This move however didn’t last long. Whilst away, he demonstrated the type of behaviour which at times overshadowed his career. A comination of drinking and fighting forced Higgins back home and this was when his career on the green baize took off.

At 16-years of age, the Northern Irishman compiled his first maximum break and one year later he was the best amateur player in the whole of Ireland having won both the All-Ireland and Northern Ireland Amateur Snooker Championships.

His reputation was on the rise and he famously compared himself to Alexander the Great. People were starting to take note of this young, confident lad from Belfast and his popularity rose to new heights when he won the 1972 Snooker World Championships.

Being crowned the youngest ever Champion earned the Belfast boy £480, but Higgins was making money performing exhibitions across the country, but as his popularity spiralled, so to at times did his behaviour.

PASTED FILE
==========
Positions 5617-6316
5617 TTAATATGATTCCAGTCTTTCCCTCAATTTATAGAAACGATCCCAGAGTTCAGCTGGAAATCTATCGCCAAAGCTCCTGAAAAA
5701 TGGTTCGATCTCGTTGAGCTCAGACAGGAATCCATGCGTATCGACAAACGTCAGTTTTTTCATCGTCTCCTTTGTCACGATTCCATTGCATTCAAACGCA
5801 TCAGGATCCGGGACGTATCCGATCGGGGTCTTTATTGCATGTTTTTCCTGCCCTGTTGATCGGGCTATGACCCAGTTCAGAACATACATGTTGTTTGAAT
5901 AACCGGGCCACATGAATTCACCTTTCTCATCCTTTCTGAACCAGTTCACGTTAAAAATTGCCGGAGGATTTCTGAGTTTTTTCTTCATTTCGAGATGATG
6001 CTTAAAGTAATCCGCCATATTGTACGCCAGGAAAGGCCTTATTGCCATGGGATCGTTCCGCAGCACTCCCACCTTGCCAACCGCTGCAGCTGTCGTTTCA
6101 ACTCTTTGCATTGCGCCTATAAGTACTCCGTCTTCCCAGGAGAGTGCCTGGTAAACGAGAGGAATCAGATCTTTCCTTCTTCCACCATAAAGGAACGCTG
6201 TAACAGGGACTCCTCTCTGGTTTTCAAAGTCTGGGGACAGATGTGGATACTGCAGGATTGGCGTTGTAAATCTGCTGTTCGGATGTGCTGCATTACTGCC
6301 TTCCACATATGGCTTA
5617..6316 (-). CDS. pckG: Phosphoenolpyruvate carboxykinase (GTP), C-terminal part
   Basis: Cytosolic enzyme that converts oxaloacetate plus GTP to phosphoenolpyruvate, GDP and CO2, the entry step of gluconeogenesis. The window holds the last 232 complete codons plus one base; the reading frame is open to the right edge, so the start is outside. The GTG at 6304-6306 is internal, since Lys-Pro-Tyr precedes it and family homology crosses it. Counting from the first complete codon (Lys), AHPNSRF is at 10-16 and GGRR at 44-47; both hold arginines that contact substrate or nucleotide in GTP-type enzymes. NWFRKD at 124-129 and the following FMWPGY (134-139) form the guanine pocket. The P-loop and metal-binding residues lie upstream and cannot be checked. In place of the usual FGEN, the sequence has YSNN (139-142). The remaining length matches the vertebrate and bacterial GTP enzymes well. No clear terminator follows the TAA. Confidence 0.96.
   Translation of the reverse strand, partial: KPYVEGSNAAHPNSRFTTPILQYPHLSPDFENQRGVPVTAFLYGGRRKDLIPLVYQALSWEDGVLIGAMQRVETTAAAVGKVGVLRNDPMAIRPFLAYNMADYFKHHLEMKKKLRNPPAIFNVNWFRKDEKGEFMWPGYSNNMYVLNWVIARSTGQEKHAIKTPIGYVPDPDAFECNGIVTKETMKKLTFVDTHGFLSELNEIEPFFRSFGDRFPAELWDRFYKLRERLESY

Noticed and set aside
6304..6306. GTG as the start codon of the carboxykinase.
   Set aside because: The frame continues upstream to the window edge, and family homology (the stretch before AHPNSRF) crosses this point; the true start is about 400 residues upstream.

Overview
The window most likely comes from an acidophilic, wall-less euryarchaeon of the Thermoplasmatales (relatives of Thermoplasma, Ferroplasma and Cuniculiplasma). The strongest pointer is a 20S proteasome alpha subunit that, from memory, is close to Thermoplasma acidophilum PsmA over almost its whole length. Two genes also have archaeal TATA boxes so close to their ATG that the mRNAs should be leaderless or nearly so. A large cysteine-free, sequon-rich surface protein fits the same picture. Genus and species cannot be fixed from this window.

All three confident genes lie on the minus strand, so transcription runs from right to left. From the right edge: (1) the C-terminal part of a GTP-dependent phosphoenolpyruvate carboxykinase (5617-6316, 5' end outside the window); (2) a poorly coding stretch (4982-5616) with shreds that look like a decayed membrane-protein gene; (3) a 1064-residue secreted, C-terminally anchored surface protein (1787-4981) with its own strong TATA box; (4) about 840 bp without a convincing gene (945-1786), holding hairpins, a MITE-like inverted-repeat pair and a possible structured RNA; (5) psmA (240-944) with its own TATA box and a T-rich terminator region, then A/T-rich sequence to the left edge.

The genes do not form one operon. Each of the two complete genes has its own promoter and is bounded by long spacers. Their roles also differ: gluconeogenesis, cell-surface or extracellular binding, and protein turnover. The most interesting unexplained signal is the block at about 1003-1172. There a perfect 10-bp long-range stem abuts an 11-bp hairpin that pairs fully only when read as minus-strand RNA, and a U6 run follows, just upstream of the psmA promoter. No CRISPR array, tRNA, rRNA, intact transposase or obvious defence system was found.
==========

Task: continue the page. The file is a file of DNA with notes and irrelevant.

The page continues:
He was a heavy drinker and smoked dozens of cigarettes during matches, both habits would come back to haunt him later in life and like George Best he had three agenda’s, gambling, drinking and women.

The Alex Higgins fan-base was getting bigger and bigger. The public enjoyed his unpredictability, shot choice and tricks shots, but he was famed for his speed around the table and this natural ability led to him being nicknamed Alex ‘the hurricane’ Higgins.

“To people in the game he was a constant source of argument, he was a rebel,” described six-time World Snooker Champion Steve Davies. 

“But to the wider public he was a breath of fresh air that drew them in to the game. He was an inspiration to my generation to take the game up. I do not think his contribution to snooker can be underestimated. He was quite a fierce competitor; he lived and breathed the game, very much a fighter on the table.”